Zach Parise wasn’t just focusing on hockey.

He was also contemplating the implications of a potential trade from the Wild and how it might affect his family.

“All of a sudden,” he said, “you just get stressed out a bit.”

That was Parise’s reality leading up to last month’s NHL trade deadline, as he waited to find out what would happen after he and the Wild discussed his status and the team explored the possibility of moving its leading goal scorer.

But since getting clarity on his situation — at least for the time being, as the Wild decided to hold on to the winger — Parise has been able to relax and make an impact during the team’s push to the playoffs, which continues Thursday against Vegas at Xcel Energy Center.

“You just play the game and you just get kind of engulfed in the playoff race and that excitement,” he said.

During the five games before the Feb. 24 deadline, Parise was mired in a dry spell. The 35-year-old winger had no goals, just one assist and was a minus player four times.

In the eight games after learning he’d be sticking with the Wild, Parise racked up four goals and five assists, a run that included a four-game goal streak and five-game point streak.

One of those goals, last Thursday in San Jose, was a game-winner. Overall, his 25 are the most on the Wild.

“I just feel more comfortable with the puck,” Parise said. “For whatever reason, it’s been a streaky year for me. It’s been really hot and then really cold. But I feel comfortable with the puck right now, and that’s always a good feeling.”

Parise worked with the team’s other offensive catalyst of late, Kevin Fiala, during the last road trip, with the two combining for six points during the 2-1 trek through California. But when the team reconvened for practice Wednesday, the duo was split up. Parise was reunited with center Joel Eriksson Ek and right winger Luke Kunin, and Fiala skated with left winger Jordan Greenway and center Eric Staal, who rejoined the team following the death of his father-in-law.

After missing all three games on the trip, Staal said he felt fine getting back to practice Wednesday. He also skated Monday and Tuesday,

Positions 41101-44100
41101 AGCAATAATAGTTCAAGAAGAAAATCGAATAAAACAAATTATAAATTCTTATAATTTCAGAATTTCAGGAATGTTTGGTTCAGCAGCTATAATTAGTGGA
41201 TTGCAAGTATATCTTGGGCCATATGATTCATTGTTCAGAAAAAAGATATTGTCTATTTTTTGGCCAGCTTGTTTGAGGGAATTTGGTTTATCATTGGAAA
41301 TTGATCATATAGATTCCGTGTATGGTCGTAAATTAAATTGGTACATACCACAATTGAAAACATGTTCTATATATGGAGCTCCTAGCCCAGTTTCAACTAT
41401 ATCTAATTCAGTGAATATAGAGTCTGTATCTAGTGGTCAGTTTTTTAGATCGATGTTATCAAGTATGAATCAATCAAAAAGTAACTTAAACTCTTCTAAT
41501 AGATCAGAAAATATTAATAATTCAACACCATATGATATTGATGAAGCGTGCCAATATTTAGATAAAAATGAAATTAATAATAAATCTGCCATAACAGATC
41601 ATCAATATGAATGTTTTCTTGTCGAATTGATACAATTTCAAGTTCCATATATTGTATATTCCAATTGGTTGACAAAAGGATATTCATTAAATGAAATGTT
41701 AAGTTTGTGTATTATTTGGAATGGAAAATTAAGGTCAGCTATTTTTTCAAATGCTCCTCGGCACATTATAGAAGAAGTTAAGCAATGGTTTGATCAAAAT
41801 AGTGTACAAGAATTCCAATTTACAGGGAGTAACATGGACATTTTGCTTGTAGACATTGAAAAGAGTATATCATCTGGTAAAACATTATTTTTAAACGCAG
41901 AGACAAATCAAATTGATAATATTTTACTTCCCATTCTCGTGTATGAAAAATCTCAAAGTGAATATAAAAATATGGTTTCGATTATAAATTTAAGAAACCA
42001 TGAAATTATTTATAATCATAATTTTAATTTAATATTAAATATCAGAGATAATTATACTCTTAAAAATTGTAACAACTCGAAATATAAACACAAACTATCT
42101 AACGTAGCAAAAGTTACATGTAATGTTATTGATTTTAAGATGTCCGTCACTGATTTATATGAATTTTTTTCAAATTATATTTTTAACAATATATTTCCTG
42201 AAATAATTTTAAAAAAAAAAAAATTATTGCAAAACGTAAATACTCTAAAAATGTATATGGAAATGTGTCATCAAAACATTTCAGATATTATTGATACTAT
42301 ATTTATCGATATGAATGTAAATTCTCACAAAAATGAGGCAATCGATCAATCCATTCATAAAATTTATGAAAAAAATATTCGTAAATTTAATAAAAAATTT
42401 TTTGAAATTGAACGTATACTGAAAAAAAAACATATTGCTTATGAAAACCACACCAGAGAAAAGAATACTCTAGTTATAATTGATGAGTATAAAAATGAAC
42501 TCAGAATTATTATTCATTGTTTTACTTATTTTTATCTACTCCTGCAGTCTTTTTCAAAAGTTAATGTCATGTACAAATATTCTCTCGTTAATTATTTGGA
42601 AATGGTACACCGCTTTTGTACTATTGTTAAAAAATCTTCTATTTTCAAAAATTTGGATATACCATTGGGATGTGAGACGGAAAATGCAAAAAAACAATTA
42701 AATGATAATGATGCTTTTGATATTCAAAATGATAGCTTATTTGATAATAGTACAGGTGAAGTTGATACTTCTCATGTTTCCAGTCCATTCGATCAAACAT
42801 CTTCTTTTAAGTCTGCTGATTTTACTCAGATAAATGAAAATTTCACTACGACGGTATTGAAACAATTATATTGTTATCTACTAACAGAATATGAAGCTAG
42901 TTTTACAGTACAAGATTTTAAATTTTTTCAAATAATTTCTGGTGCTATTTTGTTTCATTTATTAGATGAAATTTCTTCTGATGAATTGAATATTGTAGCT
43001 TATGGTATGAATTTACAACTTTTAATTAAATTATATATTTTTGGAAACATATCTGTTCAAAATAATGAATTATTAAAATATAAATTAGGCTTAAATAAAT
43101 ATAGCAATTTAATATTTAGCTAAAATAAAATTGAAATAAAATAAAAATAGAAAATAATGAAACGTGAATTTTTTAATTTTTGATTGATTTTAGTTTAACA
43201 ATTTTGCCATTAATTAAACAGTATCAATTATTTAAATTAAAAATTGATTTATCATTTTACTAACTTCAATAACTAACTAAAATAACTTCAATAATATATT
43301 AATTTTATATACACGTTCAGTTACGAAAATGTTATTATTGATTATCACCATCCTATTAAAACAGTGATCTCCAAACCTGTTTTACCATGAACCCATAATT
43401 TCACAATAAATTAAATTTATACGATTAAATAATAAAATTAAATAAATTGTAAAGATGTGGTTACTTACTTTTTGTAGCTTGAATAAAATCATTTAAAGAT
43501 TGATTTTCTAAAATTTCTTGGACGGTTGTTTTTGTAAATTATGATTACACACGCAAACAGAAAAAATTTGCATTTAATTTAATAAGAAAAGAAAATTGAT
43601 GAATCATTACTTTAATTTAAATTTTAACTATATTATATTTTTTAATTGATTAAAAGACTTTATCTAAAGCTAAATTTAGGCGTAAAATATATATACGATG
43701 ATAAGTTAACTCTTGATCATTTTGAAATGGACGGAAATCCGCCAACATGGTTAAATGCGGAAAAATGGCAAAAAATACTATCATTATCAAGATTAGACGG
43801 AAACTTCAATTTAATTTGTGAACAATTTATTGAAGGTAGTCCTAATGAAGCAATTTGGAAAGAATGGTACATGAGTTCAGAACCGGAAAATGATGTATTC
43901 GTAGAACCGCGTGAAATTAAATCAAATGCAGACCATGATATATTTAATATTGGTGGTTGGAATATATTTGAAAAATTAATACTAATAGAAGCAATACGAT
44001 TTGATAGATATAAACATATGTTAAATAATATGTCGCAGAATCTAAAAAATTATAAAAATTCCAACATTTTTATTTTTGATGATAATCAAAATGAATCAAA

“I appreciate the Wild giving me the opportunity to be there with my family and have that time,” Staal said.

“He was a great person and someone that supported me a lot over the years.”

Staal’s return puts one of the Wild’s best offensive performers back on the ice, as his 19 goals trail only Parise and Fiala (23). His addition can also enhance a lineup balance that has headlined the Wild’s recent 8-3 takeoff.

“We feel that we’re a depth team that has four lines and six ‘D’ on a given night and obviously two goaltenders that can perform,” interim coach Dean Evason said. “We go into it with that mind-set.”

Still, the scoring leaders — including Parise — are setting the tone.

“He knows his strengths,” Fiala said.

“He’s very strong around the net, good at tipping, the rebounds, the dirty goals. Those kind of goals [are] actually not easy to do. You’ve got to go in there with cross-checks. You’ve got to fight through the positions, through the guys, so it’s a very tough thing to do. It actually looks very easy on him.”

What Parise’s future looks like is unclear, as trade speculation could reignite down the road.

In the meantime, Parise has peace of mind, and that seems to be helping the Wild’s pursuit of the playoffs.

“Everyone’s excited,” he said. “We’re excited to practice. We’re excited for the games. When you have something like that on the line, it’s so much more fun to come to the rink.”